The patrons of the Society are Chris Beardshaw, David Domoney, Dr Amir Khan, Dame Twiggy Lawson, David Lindo, Megan McCubbin, Lorna Watson and Rt Hon Ann Widdecombe; we are delighted to introduce them to you.

Chris Beardshaw

“The hedgehog is perhaps the gardener’s most useful mammal and as part of a coherent strategy to introduce a broad range of wildlife into the garden, I’m thrilled to be patron of the BHPS, with all the good work they do to protect and preserve this now threatened member of the gardening community.”

David Domoney

“Engraining hedgehog awareness and appreciation has been a cornerstone to the British Hedgehog Preservation Society, and I would like to weigh in and support the cause, using my media activities to promote the passion of these beautiful and helpful garden friends. I know that there are messages that we need to get out to the public. Solid fence panels, strimmers, and totally clinical garden designs need to be explained as hedgehog hazards. People also need to realise the benefits of hedgehogs helping gardeners with the old foe …slugs… and how the excitement of children seeing these cute animals in their own garden not only adds joy to the household but also educates the next generation to appreciate and support hedgehogs.”

Dr Amir Khan

“British hedgehogs should be a common sight across the UK, but sadly these precious creatures are in decline.  There is nothing like the feeling of seeing them thrive in their natural environments and we all now have a role to play in keeping these wonderful animals from fading away into our history books.  That’s why I am delighted to be a patron for the British Hedgehog Preservation Society, I am lucky enough to have hedgehogs in my garden and want to encourage others to make their gardens and streets as hedgehog friendly as possible!”

Dame Twiggy Lawson DBE

“I absolutely adore hedgehogs and always have.  So when I was asked to become a patron of the British Hedgehog Preservation Society I was very happy to agree.  The Society does a wonderful job looking after these gorgeous creatures.  We should all try and help too.”

David Lindo

“Hedgehogs were my main mammalian experience as a kid growing up in London as I came into contact with them frequently. Sadly, now it is a totally different situation. I want to see hedgehogs once again being a part of every British child’s life. That is why I am a patron for the BHPS. “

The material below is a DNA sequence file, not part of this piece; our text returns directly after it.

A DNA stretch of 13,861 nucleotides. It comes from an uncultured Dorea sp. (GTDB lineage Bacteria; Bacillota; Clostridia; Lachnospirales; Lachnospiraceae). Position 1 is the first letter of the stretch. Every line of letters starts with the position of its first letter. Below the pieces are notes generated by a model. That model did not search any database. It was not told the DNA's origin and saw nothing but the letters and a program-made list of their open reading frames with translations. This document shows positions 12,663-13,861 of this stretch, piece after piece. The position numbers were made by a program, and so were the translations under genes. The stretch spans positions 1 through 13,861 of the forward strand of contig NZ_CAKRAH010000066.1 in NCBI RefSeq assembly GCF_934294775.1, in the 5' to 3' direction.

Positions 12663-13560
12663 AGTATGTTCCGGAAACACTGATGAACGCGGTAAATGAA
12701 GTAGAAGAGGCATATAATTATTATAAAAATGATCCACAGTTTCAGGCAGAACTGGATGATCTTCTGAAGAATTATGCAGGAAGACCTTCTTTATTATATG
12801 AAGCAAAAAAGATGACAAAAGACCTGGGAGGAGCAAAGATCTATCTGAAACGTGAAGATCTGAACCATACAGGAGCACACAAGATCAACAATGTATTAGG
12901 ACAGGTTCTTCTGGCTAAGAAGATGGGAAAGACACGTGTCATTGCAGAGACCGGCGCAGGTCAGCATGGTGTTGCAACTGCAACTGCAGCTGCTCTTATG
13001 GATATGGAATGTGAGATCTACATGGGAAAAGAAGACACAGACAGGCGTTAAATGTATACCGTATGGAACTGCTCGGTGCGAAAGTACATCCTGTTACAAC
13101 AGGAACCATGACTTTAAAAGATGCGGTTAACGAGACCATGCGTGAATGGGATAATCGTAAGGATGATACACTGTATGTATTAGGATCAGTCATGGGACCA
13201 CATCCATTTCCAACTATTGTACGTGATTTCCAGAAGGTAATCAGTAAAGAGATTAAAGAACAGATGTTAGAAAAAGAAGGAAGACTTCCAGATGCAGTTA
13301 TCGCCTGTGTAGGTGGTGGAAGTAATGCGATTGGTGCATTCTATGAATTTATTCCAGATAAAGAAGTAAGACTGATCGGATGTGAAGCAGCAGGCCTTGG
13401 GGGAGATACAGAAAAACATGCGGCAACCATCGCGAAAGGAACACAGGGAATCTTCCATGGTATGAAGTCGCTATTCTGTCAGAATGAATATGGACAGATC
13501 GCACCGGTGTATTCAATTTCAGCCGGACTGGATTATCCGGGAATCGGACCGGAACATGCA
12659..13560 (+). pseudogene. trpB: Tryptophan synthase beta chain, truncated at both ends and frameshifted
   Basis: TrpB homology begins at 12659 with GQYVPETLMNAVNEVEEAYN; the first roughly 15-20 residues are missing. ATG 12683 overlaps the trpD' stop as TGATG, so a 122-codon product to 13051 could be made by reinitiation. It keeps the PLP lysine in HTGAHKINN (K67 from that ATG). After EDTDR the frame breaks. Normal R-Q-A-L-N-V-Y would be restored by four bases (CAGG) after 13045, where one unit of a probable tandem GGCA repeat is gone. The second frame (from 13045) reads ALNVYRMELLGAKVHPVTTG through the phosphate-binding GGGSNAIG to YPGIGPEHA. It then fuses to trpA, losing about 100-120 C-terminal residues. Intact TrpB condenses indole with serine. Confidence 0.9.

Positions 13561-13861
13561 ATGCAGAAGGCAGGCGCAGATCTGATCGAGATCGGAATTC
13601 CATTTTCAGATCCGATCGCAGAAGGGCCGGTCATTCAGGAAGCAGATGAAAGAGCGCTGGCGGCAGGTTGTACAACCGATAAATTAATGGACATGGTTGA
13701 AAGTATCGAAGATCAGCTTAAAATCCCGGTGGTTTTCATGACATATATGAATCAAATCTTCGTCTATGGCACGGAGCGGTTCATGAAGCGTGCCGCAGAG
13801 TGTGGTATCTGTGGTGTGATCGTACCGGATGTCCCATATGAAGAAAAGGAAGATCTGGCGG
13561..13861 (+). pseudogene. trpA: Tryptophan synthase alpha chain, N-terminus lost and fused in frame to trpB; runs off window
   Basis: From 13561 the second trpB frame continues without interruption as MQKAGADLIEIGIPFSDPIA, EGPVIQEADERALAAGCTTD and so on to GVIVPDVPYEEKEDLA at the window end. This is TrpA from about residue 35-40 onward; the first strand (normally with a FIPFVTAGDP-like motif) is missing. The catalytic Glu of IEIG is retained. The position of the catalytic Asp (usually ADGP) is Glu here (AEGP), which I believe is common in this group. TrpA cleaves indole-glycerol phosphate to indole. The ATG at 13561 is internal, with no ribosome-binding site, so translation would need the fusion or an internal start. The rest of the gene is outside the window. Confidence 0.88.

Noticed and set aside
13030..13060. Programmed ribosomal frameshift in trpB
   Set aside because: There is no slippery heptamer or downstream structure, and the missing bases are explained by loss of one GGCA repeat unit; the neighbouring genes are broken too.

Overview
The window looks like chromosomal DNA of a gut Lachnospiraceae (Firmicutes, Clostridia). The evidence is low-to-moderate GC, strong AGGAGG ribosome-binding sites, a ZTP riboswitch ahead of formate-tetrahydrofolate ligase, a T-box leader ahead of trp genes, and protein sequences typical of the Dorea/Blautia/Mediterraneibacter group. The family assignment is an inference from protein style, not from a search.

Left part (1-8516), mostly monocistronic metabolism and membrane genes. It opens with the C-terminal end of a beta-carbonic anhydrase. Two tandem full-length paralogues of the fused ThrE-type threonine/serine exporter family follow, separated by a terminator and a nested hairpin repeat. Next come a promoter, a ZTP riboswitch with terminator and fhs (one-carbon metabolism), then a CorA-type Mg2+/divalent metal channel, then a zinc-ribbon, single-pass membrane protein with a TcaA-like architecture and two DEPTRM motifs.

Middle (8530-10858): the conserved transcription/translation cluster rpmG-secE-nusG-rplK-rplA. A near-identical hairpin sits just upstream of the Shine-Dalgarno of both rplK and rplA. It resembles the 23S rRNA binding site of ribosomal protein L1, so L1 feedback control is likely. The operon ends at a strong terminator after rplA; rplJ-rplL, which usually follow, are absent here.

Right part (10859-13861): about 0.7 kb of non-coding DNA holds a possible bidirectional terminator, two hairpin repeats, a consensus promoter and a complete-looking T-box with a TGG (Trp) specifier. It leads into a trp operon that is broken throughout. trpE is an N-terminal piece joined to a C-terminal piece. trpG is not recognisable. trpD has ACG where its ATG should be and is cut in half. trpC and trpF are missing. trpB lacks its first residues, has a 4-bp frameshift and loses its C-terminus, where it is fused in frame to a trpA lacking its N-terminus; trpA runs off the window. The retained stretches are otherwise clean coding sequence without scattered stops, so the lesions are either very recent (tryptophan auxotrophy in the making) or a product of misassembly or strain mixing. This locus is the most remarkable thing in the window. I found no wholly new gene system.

Megan McCubbin

“I love all wildlife, but there is something very special about encountering a hedgehog that just puts a smile on my face! They represent so much in the UK; a much-loved species – once common – now in severe decline. I grew up surrounded by hedgehog habitat but sadly, haven’t seen one in the area for years. That is why I am honoured to be a patron for the BHPS, to help highlight the charity’s fantastic work and lend a helping hand in hedgehog conservation.”

Lorna Watson

“A few years ago I spotted a hedgehog waddling round my garden and have been hooked ever since. I’m thrilled to have been asked to be a patron and very much look forward to helping spread the word and to contributing in whichever way I can to the preservation of British hedgehogs.”

Rt Hon. Ann Widdecombe

“These charming little creatures which give so much pleasure to so many people are often under unrecognised threat. The collections at both my parents’ funerals and indeed at my 60th birthday party were for the British Hedgehog Preservation Society and I am very honoured to have been asked to become a patron.”

Remembering with gratitude…

John Challis

John was a dedicated patron for over a decade and during that time we got to see just how much he adored our prickly friends. He was totally committed to the cause, championing the hedgehog and BHPS whenever he could, readily agreeing to filming, events, media requests and promoting the charity with great warmth and humour.

Sir Ken Dodd OBE

Ken joined us in August 2014 and was a valued Patron up until he sadly passed away in March 2018. Ken was very interested in the work of the Society and had hedgehogs in his garden at Knotty Ash. He had a great affection for our prickly friends and was most concerned about their population decline.